The human and monetary costs of chronic hepatitis C and the complications arising from this disease emphasize the urgency to find a treatment for Hepatitis C Virus (HCV) infected patients. The current standard of treatment for patients chronically infected with HCV is combination therapy with pegylated interferon plus ribavirin. Recently, viral enzymes have become the target of efforts to develop small molecule inhibitors interfering with the essential steps in the life cycle of the virus. Amongst these enzymes the HCV-encoded NS5B RNA-dependent RNA polymerase (NS5B RdRp) is essential for viral replication and has been recognized as a prime target for therapeutic intervention. Several distinct classes of inhibitors of NS5B RdRp have been disclosed in the literature, including active site inhibitors such as nucleosides and pyrophosphate mimetics, as well as non-nucleoside inhibitors. The latter, based on the success of allosteric inhibitors in the treatment of HIV infection, have been developed into compounds which show activity in the subgenomic cell-culture assay of HCV replication. This review provides an account of the recent developments in this field.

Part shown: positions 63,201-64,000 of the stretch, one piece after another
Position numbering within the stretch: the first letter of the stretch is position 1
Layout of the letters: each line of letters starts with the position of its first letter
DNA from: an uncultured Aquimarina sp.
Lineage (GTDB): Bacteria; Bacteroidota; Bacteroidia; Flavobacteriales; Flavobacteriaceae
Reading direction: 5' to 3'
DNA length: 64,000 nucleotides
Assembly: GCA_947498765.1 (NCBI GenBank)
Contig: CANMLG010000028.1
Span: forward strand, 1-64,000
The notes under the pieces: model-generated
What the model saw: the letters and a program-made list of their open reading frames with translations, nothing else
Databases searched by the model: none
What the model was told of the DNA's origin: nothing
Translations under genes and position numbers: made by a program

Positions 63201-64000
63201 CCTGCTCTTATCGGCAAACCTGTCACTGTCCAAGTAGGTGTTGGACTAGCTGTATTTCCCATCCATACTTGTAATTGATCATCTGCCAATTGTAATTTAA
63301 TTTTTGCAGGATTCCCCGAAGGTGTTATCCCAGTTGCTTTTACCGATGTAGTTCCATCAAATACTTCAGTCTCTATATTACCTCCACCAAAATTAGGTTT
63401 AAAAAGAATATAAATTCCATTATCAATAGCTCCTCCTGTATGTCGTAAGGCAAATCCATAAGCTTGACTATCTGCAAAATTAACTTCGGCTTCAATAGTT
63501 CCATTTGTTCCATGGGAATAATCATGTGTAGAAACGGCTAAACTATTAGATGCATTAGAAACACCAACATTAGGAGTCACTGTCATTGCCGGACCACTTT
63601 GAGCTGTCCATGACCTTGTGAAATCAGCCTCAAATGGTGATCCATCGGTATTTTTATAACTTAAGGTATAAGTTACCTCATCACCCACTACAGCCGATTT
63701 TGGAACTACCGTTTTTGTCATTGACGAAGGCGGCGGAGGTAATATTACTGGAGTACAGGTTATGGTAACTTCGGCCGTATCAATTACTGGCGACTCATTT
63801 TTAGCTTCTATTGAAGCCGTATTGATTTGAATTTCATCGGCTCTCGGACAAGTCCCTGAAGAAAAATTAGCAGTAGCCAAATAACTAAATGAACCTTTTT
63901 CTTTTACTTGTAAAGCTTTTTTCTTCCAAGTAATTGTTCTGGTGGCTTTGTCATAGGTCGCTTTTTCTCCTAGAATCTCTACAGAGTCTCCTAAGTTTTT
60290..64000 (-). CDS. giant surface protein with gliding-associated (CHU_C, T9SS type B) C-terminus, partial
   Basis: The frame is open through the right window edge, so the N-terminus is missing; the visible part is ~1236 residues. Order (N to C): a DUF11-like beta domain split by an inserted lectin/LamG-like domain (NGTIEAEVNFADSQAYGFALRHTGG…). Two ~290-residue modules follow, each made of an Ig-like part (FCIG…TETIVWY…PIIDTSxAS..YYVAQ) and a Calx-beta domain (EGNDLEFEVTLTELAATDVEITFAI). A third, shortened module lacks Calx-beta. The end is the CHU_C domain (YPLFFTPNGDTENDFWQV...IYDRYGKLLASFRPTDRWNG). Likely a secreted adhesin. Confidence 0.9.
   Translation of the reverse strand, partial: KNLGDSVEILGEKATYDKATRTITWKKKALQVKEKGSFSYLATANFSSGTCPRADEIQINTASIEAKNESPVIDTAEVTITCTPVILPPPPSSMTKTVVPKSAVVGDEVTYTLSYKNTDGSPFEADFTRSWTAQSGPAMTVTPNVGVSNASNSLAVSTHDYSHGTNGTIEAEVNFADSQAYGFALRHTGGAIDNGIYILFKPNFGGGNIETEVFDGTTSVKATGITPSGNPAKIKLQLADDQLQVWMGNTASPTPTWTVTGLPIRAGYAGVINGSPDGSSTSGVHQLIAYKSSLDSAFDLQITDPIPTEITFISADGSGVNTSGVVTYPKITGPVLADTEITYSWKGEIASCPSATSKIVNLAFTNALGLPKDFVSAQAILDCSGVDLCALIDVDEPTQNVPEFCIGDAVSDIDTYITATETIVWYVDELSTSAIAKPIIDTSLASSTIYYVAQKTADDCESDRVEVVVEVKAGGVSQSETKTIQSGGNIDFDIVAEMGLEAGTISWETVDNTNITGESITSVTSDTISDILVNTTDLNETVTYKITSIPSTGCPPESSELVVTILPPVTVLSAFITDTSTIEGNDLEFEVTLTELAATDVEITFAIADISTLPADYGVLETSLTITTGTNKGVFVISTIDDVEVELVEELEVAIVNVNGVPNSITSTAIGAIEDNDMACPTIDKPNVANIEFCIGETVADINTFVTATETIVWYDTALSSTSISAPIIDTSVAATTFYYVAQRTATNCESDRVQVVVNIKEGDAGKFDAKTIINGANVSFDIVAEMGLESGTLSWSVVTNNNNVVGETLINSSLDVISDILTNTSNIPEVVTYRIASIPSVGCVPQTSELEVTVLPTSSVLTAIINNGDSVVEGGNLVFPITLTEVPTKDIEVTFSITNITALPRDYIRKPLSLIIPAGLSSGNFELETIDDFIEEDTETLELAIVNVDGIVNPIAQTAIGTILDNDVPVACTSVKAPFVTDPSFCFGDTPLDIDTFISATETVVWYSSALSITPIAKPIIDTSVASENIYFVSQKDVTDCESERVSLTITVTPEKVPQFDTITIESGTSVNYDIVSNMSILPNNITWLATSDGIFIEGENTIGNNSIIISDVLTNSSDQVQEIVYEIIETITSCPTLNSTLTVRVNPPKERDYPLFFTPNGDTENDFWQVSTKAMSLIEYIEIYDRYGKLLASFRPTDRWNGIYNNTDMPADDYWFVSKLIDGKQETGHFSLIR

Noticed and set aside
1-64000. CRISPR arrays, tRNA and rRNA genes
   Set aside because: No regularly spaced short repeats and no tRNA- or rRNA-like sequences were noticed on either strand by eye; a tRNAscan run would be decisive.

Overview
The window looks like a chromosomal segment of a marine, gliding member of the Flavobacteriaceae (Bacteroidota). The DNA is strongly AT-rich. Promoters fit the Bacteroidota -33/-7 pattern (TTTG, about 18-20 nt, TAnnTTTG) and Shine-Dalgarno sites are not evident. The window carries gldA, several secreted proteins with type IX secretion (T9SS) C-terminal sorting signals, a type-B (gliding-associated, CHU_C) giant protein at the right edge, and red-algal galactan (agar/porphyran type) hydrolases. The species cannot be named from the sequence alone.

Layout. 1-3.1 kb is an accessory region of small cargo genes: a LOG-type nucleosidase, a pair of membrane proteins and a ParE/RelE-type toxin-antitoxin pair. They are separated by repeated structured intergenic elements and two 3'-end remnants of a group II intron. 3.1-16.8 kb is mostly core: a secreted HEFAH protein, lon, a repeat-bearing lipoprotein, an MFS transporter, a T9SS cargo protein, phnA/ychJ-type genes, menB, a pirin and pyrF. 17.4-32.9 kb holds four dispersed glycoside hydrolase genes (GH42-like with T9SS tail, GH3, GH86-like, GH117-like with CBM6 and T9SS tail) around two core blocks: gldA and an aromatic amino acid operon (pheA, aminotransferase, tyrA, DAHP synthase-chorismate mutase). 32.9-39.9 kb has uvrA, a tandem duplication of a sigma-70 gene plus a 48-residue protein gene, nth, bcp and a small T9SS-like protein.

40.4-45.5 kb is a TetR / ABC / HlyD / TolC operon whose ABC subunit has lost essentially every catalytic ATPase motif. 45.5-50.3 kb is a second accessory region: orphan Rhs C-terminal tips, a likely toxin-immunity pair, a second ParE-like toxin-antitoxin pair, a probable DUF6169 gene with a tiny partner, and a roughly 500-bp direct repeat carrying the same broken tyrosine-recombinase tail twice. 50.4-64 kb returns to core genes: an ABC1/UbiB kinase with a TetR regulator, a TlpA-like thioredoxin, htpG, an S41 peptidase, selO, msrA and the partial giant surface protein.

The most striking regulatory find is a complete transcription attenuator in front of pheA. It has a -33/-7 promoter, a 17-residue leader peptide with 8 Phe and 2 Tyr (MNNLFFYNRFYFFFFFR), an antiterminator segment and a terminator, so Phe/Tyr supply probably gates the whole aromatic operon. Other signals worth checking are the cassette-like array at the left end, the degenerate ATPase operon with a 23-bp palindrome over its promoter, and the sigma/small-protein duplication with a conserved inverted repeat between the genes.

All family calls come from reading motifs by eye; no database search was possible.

Keywords: Allosteric inhibition, Hepatitis C virus, RNA polymerase, sub-genomic replicon
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